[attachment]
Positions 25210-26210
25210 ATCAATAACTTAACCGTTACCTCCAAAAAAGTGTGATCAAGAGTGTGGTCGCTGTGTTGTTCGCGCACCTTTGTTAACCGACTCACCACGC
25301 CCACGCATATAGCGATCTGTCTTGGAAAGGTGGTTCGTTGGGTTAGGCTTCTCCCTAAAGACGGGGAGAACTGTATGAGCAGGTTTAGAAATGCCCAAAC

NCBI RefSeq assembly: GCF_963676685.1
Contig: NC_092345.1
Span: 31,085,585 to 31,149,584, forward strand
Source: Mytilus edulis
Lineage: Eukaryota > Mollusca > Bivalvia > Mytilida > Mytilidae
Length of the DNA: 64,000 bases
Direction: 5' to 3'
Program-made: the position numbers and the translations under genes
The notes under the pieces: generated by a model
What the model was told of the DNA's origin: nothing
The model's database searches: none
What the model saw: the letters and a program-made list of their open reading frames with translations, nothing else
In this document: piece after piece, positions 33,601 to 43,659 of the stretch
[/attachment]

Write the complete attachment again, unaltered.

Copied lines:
Positions 25210-26210
25210 ATCAATAACTTAACCGTTACCTCCAAAAAAGTGTGATCAAGAGTGTGGTCGCTGTGTTGTTCGCGCACCTTTGTTAACCGACTCACCACGC
25301 CCACGCATATAGCGATCTGTCTTGGAAAGGTGGTTCGTTGGGTTAGGCTTCTCCCTAAAGACGGGGAGAACTGTATGAGCAGGTTTAGAAATGCCCAAAC

NCBI RefSeq assembly: GCF_963676685.1
Contig: NC_092345.1
Span: 31,085,585 to 31,149,584, forward strand
Source: Mytilus edulis
Lineage: Eukaryota > Mollusca > Bivalvia > Mytilida > Mytilidae
Length of the DNA: 64,000 bases
Direction: 5' to 3'
Program-made: the position numbers and the translations under genes
The notes under the pieces: generated by a model
What the model was told of the DNA's origin: nothing
The model's database searches: none
What the model saw: the letters and a program-made list of their open reading frames with translations, nothing else
In this document: piece after piece, positions 33,601 to 43,659 of the stretch